Critics hit out at establishment of Pakistan military court

Prime Minister Sharif says measures needed to 'root out terrorism' reporter, Islamabad
January 7, 2015
Rights groups and political analysts have criticized a decision by Pakistan’s parliament this week to establish military courts to try terrorism suspects, calling the move a quick fix that would not solve problems plaguing the country’s legal system.

The measure comes in the wake of the Taliban massacre that left 152 dead, 132 of them children, at a military-run school in Peshawar.

The military courts would be part of a 20-point anti-terrorism plan announced by Prime Minister Nawaz Sharif in late December. The country has also lifted a moratorium on the death penalty, potentially opening the door to hundreds of executions.

Lawmakers on Tuesday voted in favor of setting up the military court with a two-thirds majority.

Prime Minister Sharif told parliament the anti-terrorism measures were “extraordinary steps for an extraordinary situation”.

"The nation has decided to root out terrorism and terrorists and throw them out," he said.

"The nation must not have any fear of terrorists,” he said. “We will not sit contented till the last terrorist is killed.”

The prime minister said the military courts were aimed only at militants and would only operate for two years.

"We have to move forward in unison by supporting each other and the mess will be cleared in two years," Sharif said.

The government, he said, would approve each case to be heard in the courts.

Rights groups and political observers have criticized the move.

Security and political analyst Rasul Baksh Rais said the civil and military leadership must not look for quick fixes to deal with the menace of terrorism.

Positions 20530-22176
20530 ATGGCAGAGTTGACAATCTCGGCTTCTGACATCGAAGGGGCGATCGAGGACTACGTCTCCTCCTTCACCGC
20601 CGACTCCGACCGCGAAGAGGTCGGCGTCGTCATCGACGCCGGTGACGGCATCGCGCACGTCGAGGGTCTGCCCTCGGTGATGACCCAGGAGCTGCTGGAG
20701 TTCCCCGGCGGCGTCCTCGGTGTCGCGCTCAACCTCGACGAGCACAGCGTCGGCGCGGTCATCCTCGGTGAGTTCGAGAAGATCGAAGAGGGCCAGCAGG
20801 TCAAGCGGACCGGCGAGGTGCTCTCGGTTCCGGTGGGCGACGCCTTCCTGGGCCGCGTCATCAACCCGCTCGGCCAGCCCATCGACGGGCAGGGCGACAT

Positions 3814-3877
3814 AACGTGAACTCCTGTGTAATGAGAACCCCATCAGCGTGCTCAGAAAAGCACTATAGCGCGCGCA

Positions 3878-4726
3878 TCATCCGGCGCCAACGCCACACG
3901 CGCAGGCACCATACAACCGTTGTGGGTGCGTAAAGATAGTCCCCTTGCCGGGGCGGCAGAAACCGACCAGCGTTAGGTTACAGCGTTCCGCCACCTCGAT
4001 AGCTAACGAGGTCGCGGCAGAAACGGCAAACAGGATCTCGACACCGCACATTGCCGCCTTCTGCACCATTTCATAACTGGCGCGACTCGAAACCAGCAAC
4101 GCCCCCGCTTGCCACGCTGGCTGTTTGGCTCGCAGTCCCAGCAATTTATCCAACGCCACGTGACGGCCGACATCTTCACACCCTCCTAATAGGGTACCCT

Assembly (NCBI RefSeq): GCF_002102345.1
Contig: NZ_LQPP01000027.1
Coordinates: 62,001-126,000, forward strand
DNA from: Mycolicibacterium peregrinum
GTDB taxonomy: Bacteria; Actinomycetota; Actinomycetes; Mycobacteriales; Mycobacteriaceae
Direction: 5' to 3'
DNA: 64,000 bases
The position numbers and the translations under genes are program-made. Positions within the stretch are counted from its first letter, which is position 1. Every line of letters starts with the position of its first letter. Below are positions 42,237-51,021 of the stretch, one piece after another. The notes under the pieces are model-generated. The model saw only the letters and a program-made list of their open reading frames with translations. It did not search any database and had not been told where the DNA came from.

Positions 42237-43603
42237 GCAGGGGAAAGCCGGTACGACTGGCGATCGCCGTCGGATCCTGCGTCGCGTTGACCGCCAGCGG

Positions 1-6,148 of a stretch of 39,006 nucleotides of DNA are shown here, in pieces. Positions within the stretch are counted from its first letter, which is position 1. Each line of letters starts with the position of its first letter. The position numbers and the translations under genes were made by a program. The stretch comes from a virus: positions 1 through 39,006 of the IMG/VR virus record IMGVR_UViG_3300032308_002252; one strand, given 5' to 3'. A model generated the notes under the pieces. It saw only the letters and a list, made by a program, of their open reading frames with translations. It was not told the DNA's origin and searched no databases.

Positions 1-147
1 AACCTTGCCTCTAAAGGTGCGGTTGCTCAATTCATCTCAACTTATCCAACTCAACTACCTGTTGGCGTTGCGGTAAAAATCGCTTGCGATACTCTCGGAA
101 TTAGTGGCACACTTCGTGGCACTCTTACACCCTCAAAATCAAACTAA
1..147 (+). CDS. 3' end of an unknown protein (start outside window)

“Every time an incident like the Peshawar school attack happens, we create an emergency situation and introduce hasty legislation,” the political science professor at Lahore University of Management Sciences said on Wednesday.

“We must not stop at establishing military courts alone and address the larger issue of reforms in the judiciary and the criminal justice system,” he said.

“Terrorism can be eliminated by working on a long-term plan to curb growing extremism in society.”

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In a statement on December 26, just after the establishment of the military courts was first muted, the Human Rights Commission of Pakistan voiced concern, calling it a hasty decision.

“The Commission is dismayed that all political parties supported this unfortunate decision,” it said.

“The decision undermines the judiciary and shows lack of confidence in an independent and strong judicial system in the country.”

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